However, research has its own limitations, it is subjective, which is limited to the researcher`s perception, far from the actual functioning of the law, free of factors outside the bounds of the law, and does not focus on the actual practice of the courts. Empirical legal research describes how the role of legislation, regulation, legal policy, and other legal arrangements in society can be examined. It serves as a guide for paralegals, lawyers, and law students to empirical legal research covering history, methods, evidence, knowledge acquisition, and connections to normativity. This multidisciplinary approach combines ideas and approaches from various social sciences, evaluation studies, big data analysis and empirical ethics. Another popular distinction is between pure educational research and non-doctrinal or empirical research. a) Study the value system: First, the researcher should study the values of the society from which the law is derived. For example, to understand the subject of the Dowry Prohibition Act, you need to know the values of Indian society and family. As essential steps in the methodology, legal research factual analysis evaluates which legal concepts might be relevant, finds primary and secondary sources, synthesizes relevant principles, and applies them to the research problem.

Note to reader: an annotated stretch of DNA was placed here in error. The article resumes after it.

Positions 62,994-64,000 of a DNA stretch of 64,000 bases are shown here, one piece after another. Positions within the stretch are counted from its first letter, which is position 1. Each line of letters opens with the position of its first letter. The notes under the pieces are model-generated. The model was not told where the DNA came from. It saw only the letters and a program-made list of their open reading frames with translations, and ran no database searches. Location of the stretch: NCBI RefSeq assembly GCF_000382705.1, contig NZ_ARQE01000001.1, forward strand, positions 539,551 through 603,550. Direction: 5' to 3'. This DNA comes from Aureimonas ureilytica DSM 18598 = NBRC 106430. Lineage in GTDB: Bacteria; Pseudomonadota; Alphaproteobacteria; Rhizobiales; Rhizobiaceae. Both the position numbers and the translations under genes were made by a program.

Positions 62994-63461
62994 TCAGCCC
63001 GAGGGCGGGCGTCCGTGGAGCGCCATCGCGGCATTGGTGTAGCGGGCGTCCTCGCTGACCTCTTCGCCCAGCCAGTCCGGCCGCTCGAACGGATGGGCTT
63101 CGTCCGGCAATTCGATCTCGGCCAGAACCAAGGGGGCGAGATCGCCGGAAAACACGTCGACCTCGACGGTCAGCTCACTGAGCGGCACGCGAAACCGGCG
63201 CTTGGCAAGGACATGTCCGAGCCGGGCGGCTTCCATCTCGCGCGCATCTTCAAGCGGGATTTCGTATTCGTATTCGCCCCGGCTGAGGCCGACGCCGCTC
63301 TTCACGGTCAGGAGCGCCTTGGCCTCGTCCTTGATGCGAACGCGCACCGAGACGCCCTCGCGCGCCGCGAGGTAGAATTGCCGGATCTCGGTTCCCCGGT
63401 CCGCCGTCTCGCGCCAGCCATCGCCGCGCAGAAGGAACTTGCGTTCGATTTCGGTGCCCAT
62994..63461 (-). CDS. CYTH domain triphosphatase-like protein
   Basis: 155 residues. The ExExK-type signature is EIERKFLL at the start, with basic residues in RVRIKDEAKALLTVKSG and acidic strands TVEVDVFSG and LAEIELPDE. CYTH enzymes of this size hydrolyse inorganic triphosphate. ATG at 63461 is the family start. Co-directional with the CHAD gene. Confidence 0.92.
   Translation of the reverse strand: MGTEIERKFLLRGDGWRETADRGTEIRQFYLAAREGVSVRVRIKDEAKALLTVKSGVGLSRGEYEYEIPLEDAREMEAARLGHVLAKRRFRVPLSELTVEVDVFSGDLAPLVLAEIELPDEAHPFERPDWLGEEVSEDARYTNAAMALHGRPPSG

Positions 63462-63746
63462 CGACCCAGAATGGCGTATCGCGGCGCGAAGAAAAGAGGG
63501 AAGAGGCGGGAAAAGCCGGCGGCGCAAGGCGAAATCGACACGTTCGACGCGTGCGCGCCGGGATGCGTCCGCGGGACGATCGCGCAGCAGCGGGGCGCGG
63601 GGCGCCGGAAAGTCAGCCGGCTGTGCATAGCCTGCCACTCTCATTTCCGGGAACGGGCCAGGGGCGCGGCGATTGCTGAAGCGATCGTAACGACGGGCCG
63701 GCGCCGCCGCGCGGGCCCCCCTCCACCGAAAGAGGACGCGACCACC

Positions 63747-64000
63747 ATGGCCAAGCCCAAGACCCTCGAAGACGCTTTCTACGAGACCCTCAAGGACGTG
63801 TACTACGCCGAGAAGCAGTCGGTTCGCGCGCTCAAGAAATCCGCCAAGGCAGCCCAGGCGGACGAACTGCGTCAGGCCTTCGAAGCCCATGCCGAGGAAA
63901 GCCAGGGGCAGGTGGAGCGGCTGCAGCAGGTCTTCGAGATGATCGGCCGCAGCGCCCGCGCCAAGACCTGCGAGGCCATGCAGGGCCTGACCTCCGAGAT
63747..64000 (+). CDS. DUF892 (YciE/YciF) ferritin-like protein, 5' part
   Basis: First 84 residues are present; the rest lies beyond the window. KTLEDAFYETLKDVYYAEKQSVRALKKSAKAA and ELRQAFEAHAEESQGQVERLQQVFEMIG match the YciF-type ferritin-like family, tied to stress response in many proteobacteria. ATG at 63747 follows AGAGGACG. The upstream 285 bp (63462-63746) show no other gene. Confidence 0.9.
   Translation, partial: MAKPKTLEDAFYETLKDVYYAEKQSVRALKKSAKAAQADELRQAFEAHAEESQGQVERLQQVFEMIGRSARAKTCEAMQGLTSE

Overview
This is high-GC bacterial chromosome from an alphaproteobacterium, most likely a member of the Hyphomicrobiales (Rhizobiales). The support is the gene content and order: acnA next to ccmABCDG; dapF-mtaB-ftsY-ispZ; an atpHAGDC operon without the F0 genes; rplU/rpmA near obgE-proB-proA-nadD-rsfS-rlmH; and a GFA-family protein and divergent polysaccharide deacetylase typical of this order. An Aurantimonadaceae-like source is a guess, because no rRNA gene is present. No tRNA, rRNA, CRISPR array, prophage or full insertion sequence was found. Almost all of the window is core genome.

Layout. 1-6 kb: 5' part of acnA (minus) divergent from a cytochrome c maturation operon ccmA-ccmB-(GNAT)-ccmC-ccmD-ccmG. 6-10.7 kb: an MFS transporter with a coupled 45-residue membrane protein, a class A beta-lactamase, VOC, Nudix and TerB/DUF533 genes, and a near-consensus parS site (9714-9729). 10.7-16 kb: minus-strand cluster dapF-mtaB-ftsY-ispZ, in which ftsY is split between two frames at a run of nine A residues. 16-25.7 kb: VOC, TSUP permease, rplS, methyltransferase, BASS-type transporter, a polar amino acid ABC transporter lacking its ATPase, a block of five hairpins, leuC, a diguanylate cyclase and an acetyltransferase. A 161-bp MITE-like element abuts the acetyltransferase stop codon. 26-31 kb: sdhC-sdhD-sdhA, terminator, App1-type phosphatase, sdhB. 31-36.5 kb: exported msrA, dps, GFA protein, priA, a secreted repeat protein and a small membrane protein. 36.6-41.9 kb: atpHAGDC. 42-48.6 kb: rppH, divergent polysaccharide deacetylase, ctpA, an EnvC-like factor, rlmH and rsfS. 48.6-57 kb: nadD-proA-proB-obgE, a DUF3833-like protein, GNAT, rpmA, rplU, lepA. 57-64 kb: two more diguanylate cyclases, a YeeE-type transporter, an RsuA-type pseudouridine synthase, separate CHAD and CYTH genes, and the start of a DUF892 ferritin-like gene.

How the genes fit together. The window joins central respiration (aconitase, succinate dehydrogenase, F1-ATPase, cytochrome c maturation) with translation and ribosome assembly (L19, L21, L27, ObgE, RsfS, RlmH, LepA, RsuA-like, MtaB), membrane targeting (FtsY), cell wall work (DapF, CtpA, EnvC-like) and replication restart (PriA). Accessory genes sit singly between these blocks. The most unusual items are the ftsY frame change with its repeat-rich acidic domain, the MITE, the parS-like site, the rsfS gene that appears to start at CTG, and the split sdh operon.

Objectivity remains the main aspect of quantitative research. Quantitative legal research is generally applicable to the conduct of non-doctrinal or empirical and social law research. The quantitative research method is complementary to traditional legal research to examine the complexities of law, legal actors and legal activities. You must provide relevant, VAC-level advice and design documents effectively. All of these investigations into factual and legal issues require legal knowledge, skill, thoroughness, and preparation of lawyers in order to effectively represent clients.10 Law is not for law. The law is an instrument of social control. It arises and functions in a society and for society. The need for a new law, an amendment to the existing law and the difficulties associated with its implementation cannot be better studied without sociological study. The law is an important variable in any social inquiry. Researchers cannot do anything in sociological research if they do not at least know the basics of law, the legal system and legal institutions. Similarly, a legal researcher cannot do justice to legal inquiry if he does not know the mechanisms of social research methods.